In other words, to the extent you may be at increased risk for either throat or penile cancer, the actual chance of either one is miniscule. And penile cancer is almost always easily curable -- typieally a wart-like spot that doesn't respond to wart treatment, or a non-healing sore. At this stage and usually for several more years, it is easily cured by simple surgical removal. Nobody dies of penile cancer and almost nobody requires dramatic treatment like amputation. And most HPV related throat cancers also are discovered early during routine dental exams and also easily treated. Also, both of these typically don't occur in people until age 50 or more.

I hope this information is reassuring. Let me know if anything remains unclear.

HHH, MD
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42 months ago
Thank you, Im trying to be pragmatic about this and not fill myself with unnecessary worry. It seems like the more I research the less clear it gets though. 


In your opinion would warts that do not clear on their own increase the risk of a confection with a high risk or cancer causing strain? 

also, with my few number of partners would vaccination be a viable option? I am 29 so I am outside the recommended age ranges. 
H. Hunter Handsfield, MD
H. Hunter Handsfield, MD
42 months ago
"It seems like the more I research the less clear it gets though." As you may have noticed, the question imeediately after yours (1811) also concerns HPV related cancer. Please read that reply, which you may find reassuring. The fact is that all HPV related cancers remain quite uncommon. I would also advise you to give your online searching a rest for a couple of months. Like many anxious persons, you are being drawn to alarming or conflicting information, often without context, and are tending to miss (or misinterpret) the reassuring information that also is there.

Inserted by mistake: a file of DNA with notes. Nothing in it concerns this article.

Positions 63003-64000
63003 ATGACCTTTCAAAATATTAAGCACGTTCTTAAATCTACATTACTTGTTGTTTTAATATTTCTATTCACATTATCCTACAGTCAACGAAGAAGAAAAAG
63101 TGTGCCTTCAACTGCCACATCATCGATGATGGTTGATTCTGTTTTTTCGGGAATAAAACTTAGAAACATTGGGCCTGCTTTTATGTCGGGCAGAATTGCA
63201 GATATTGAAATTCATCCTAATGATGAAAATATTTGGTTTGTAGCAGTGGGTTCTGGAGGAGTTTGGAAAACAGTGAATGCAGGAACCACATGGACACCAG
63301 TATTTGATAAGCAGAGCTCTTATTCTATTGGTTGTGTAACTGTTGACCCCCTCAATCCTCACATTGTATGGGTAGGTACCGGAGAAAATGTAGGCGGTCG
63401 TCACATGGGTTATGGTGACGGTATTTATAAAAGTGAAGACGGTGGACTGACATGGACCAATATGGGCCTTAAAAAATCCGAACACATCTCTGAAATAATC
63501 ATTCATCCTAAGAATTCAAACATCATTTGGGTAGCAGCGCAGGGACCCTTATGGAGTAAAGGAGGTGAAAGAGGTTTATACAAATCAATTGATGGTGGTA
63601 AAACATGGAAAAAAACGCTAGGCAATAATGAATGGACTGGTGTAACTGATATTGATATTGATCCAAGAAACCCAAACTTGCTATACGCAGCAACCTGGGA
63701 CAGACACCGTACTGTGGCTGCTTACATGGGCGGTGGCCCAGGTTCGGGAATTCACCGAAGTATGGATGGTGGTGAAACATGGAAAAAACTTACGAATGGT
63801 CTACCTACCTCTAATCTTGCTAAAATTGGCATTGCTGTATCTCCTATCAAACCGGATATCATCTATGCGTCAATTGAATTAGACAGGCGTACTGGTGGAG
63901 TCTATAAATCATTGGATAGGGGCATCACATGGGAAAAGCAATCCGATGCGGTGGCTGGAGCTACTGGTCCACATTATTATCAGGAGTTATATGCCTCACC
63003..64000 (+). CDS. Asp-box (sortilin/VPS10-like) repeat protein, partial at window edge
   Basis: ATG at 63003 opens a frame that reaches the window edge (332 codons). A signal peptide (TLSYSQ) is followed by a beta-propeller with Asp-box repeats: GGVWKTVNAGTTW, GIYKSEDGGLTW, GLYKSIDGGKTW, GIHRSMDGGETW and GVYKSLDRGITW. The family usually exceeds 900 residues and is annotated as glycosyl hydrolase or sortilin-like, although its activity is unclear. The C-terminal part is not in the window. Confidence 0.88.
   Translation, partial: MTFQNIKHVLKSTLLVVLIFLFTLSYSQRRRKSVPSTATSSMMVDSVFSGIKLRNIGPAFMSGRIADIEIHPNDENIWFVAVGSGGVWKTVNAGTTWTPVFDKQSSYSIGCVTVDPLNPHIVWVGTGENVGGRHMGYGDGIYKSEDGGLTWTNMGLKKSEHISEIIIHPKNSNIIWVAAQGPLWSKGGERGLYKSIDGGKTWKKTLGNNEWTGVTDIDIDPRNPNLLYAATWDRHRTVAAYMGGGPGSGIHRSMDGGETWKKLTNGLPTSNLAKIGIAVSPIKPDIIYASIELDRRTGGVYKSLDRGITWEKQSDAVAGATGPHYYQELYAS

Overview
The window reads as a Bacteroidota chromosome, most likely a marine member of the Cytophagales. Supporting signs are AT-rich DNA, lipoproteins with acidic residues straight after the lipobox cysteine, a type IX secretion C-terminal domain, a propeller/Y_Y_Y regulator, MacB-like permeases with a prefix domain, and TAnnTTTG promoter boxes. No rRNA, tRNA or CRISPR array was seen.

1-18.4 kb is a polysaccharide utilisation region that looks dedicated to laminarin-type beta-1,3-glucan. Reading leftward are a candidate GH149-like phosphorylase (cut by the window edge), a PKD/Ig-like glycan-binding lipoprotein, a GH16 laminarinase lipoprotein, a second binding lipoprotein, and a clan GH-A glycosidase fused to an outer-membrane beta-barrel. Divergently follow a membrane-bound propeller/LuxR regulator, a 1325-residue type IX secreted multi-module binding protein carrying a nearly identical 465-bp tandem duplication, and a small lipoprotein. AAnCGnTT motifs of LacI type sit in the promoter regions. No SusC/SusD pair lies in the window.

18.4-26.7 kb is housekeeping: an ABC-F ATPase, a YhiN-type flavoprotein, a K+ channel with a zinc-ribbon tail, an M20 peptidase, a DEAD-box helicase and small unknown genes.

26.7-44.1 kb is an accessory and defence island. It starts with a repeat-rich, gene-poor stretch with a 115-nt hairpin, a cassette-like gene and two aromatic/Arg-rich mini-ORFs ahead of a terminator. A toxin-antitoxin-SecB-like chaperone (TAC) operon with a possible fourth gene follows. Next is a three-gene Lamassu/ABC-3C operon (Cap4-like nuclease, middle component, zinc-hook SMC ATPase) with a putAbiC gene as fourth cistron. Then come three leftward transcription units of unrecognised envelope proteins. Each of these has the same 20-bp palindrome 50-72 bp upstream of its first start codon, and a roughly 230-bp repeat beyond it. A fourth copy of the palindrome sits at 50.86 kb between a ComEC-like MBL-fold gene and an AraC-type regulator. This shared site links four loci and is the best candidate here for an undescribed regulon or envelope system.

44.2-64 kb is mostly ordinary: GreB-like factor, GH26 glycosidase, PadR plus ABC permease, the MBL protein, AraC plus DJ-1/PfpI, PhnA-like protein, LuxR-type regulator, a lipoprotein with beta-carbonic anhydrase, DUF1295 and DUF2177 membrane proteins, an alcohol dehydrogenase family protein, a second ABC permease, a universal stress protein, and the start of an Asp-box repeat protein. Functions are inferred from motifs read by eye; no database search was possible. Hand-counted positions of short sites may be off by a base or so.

To my knowledge, there is no evidence that delayed clearance or treatment of warts increases cancer risk or the probability of a high risk HPV type. But even with high risk types, the vast majority are eventually cleared and never lead to cancer. (See your neighboring thread.)

The 26 year recommended age limit for HPV immunization is not only based on no. of partner, but on the statistical fact that new HPV infections are quite uncommon after that age. I would not recommend you be vaccinated.

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42 months ago
Thank you for your help. 

After this conversation I think I will to quit researching and just accept that my worries are very unlikely to happen. 

My final question is just out of curiosity: Do you think that there will be a therapeutic vaccine for HPV in the near future? Also, what do you make of the small study that showed that AHCC has potential for HPV treatment? 
H. Hunter Handsfield, MD
H. Hunter Handsfield, MD
42 months ago
AHCC is quackery. The avilable report was scientifically very flawed, and I don't expect ever to see serious research on it. If that's ever done, I would be surprised if it turns out to be effective.

Therapeutic vaccines have more promise, but if this pans out, I would expect at least a decade before availability to the public, and then probably at very high cost. So don't hold your breath!

Thanks for the thanks. I hope you're indeed able to move on. I'm glad to have helped.